Is rock music really from the devil?

Essay by craterCollege, UndergraduateA, December 2003

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Rock Music's Effect on Teens

"Music alters and intensifies [teens'] moods, furnishes much of their slang, dominates their conversations and provides the ambiance at their social gatherings" (O'Toole). Music without a doubt touches every teen's life in some way or another. You walk into a grocery store and the latest pop band is floating through aisle 4. You go to a bar and hear some raucous rock band blaring angry words over a cranked p.a. system. And if you hear that annoying television commercial jingle one more time you are likely to break something. Today a new issue has arisen: does rock music have too strong an influence on the teens who listen to it? Many people believe that music influences teens to do some of the things they do. Others argue that it is not the music but the teenagers themselves, and that the music is just a scapegoat.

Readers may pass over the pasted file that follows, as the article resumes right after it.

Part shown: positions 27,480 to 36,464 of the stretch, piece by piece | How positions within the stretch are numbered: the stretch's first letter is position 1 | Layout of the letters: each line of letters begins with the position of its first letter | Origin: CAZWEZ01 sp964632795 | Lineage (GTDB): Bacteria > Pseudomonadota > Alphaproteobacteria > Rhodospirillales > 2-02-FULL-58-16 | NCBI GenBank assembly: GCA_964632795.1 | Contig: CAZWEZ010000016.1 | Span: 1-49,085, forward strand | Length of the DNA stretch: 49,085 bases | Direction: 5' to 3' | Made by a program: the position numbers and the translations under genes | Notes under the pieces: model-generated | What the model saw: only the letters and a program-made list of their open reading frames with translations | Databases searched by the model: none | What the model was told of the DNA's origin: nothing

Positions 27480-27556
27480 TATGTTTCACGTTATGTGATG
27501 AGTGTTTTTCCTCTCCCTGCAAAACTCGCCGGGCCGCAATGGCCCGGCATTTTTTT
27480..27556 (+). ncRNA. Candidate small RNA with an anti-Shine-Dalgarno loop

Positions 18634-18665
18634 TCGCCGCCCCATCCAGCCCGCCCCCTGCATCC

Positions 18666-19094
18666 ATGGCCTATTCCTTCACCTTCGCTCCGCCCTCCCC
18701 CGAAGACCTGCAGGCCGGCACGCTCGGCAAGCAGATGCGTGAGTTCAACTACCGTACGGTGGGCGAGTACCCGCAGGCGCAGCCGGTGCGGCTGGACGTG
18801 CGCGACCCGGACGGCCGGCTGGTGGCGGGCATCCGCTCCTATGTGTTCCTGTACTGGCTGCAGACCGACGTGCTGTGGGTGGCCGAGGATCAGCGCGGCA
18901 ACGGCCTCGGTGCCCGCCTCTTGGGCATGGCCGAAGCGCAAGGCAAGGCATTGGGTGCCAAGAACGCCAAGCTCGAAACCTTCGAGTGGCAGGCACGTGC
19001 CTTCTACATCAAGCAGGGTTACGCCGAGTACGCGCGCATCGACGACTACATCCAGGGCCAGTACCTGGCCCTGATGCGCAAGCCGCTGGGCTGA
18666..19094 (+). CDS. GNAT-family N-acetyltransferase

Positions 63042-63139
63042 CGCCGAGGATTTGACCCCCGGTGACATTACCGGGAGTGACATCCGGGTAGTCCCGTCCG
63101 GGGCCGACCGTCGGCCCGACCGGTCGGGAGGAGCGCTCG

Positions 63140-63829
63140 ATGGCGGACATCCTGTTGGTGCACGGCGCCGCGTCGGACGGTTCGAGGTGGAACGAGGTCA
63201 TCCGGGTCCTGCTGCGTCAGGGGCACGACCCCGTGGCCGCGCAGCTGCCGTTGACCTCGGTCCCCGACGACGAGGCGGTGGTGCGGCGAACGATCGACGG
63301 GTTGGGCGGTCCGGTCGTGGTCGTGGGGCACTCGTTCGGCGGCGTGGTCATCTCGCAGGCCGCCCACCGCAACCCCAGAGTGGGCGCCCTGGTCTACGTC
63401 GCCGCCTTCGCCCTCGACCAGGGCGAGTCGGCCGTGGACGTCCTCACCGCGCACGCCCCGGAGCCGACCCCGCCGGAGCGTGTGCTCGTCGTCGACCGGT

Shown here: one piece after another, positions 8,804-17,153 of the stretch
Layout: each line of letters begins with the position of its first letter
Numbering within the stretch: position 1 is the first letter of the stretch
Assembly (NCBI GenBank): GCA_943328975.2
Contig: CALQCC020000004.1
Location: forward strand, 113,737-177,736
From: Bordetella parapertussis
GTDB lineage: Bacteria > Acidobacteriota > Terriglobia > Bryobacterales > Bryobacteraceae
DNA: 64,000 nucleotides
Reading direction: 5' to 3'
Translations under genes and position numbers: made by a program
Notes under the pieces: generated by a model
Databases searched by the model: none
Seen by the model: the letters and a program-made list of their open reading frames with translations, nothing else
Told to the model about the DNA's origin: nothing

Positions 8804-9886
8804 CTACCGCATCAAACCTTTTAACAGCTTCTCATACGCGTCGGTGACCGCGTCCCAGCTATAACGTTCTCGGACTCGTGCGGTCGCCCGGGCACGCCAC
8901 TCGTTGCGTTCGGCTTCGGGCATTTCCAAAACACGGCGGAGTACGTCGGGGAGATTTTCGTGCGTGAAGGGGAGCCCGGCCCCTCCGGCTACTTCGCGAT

The truth is, rock music heavily affects millions of teens across the country, and many more across the globe. While that influence is some what hard to prove empirically, there is quite a bit of indirect evidence to support it.

Rock music has long been about "sex, drugs, and rock and roll," as the popular catchphrase goes. It has the most influence on those in contact with the bands and those in the band, but also influences teens because of the way in which it glorifies all the things rock stars have: money, women, drugs, cars (Christenson & Roberts, 64). When teens see these things which are presented to them by rock stars, flashy and desirable, it instills those things as goals in their subconscious. All the things that are associated with fame and glory become icons of success for many teens. Many teens dream of fame, of being...